December 13, 2021 Blogs 4 min read

Threat Alert: Critical Log4J vulnerability leaves millions of applications and systems at risk

By KYND

Log4 J vulnerability Website

Billed as possibly the ‘single biggest, most critical vulnerability of the last decade’ the Log4Shell vulnerability has put millions of computers at risk of being taken over by hackers. In our blog post, KYND explains the issue and how we can help.

*Update Dec 20 2021:
The Apache Software Foundation (ASF) has now disclosed a third vulnerability in Log4j which is capable of Denial of Service and Remote Code Execution. This issue affects all versions from 2.0-beta9 to 2.16.0. We would highly advise you to patch to Log4j 2.17.0 to close this new issue, if this isn't possible immediately then you should consider following the mitigation steps as outlined by the ASF:

  • In PatternLayout in the logging configuration, replace Context Lookups like ${ctx:loginId}or $${ctx:loginId} with Thread Context Map patterns (%X, %mdc, or %MDC) .
  • Otherwise, in the configuration, remove references to Context Lookups like ${ctx:loginId} or $${ctx:loginId} where they originate from sources external to the application such as HTTP headers or user input.

ASF has further noted that Log4j versions 1.x have reached end of life and are no longer supported.


*Update Dec 15 2021:
A second Log4j vulnerability has been disclosed after the patch to fix the initial Log4Shell exploit was deemed as incomplete. We would advise you to patch to Log4j 2.12.2 or Log4j 2.16.0 to close this new issue, if this isn't possible immediately then you should consider disabling JNDI as an alternative measure.

The issue

On Friday 10th December, a critical zero-day exploit was discovered in a popular Java library called Log4j; The library is widely adopted and used in many commercial and open-source software products as a logging framework. The vulnerability CVE-2021-44228 is critical, since attackers can exploit it to execute code and grant themselves privileged access to systems.

Why is this such a big deal?

The scope and breadth of this critical exploit are exceptionally broad and far reaching due to Log4j’s ubiquitous usage. It can affect any software, services, or components that use an affected version of Log4j. A non-exhaustive list of vulnerable software has been published, and is being maintained by NCSC-NL here.

The range of possible exploit mechanisms is vast, and trivial to execute. To demonstrate how widespread and easy it is to exploit - there are reports of people being able to trigger the exploit through simple web forms, Twitter handles, and even through Minecraft’s chat functionality.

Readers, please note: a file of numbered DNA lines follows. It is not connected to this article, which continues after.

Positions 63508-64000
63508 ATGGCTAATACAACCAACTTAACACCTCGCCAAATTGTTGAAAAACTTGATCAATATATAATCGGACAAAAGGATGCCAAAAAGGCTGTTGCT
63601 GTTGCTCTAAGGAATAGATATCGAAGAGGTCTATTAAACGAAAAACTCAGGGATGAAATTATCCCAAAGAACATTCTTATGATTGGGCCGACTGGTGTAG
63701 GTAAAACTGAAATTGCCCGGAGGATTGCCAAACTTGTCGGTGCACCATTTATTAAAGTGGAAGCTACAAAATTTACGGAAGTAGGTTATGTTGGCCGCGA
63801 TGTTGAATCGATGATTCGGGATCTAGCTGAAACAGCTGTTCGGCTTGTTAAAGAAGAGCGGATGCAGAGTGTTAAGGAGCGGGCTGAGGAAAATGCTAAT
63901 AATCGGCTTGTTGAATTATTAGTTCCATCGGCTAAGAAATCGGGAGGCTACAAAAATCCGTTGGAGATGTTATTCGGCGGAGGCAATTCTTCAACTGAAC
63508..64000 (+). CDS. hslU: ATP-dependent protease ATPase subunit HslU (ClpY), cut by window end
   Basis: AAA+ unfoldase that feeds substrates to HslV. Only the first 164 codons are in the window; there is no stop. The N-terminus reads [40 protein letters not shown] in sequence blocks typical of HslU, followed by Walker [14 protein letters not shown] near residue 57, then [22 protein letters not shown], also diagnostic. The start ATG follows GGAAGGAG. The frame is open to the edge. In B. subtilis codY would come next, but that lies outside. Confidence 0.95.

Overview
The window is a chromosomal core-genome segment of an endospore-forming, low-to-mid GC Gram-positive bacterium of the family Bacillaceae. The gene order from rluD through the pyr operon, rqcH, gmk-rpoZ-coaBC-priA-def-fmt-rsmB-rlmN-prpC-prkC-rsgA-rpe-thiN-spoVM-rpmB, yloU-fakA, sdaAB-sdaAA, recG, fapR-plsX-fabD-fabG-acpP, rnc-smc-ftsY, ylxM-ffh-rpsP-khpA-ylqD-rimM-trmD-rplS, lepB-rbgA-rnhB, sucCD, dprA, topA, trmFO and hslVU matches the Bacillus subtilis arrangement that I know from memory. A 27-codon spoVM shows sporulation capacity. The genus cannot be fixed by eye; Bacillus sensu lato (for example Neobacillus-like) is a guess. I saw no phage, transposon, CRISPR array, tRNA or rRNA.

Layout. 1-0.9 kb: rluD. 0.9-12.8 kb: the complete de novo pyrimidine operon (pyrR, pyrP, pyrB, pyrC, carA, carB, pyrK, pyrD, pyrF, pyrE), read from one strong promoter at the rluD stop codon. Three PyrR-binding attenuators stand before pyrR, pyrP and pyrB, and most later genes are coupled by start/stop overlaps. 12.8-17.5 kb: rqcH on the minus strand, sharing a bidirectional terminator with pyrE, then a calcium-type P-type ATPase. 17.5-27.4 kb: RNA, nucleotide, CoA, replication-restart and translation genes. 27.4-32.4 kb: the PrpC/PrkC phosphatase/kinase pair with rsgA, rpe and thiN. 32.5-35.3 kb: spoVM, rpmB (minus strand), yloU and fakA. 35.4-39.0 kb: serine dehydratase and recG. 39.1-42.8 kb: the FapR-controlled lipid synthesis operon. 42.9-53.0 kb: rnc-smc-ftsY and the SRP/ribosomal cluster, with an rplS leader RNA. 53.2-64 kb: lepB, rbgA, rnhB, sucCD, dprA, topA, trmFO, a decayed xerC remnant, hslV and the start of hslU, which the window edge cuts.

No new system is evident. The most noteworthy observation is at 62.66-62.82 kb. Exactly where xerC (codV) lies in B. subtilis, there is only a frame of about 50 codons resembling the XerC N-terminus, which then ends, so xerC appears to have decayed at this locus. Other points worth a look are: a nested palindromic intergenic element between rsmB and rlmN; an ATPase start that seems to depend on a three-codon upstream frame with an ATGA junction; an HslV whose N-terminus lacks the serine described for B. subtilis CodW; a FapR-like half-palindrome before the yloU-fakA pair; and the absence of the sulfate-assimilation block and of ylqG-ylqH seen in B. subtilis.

The exploit code for attackers to insert has been made publicly available and so malicious users are actively attempting to exploit this against victims.

What should you do?

As this is a severe vulnerability under active exploitation, we recommend acting with urgency to patch and update any vulnerable instance of Log4j to Log4j-2.15.0. We expect this to be a time-consuming task due to the ubiquitous usage of the Log4j library and would advise using the NCSC-NL list as a starting point. We would additionally recommend evaluating logs for any intrusions and a review of network security.

How KYND is helping customers?

Since the discovery of the Log4j vulnerability, we have been busy at work testing and implementing a detection capability for this new vulnerability. We are now directly testing externally-facing services for evidence of this vulnerability on behalf of our customers and partners.

If you would like KYND to help your organisation please contact us.

The technical details

CVE-2021-44228 affects Log4j between versions 2.0 and 2.14.1.

If patching/upgrading isn't immediately possible you can mitigate the vulnerability:

For version >=2.10: set log4j2.formatMsgNoLookups to true

For releases from 2.0 to 2.10.0: you may want to remove the LDAP class from log4j completely by issuing the following command: zip -q -d log4j-core-*.jar org/apache/logging/log4j/core/lookup/JndiLookup.class

For certain JVM Versions, it is possible to set com.sun.jndi.rmi.object.trustURLCodebase and com.sun.jndi.cosnaming.object.trustURLCodebase to false to mitigate the vulnerability. Some JVM versions already have this as default setting

You may check for exploitation attempts in your logs using the following:

Web server Linux/Unix command - sudo egrep -i -r '\$\{jndi:(ldap[s]?|rmi|dns):/[^\n]+' /var/log/

Searching network logs for - jndi:ldap or /Basic/Command/Base64/

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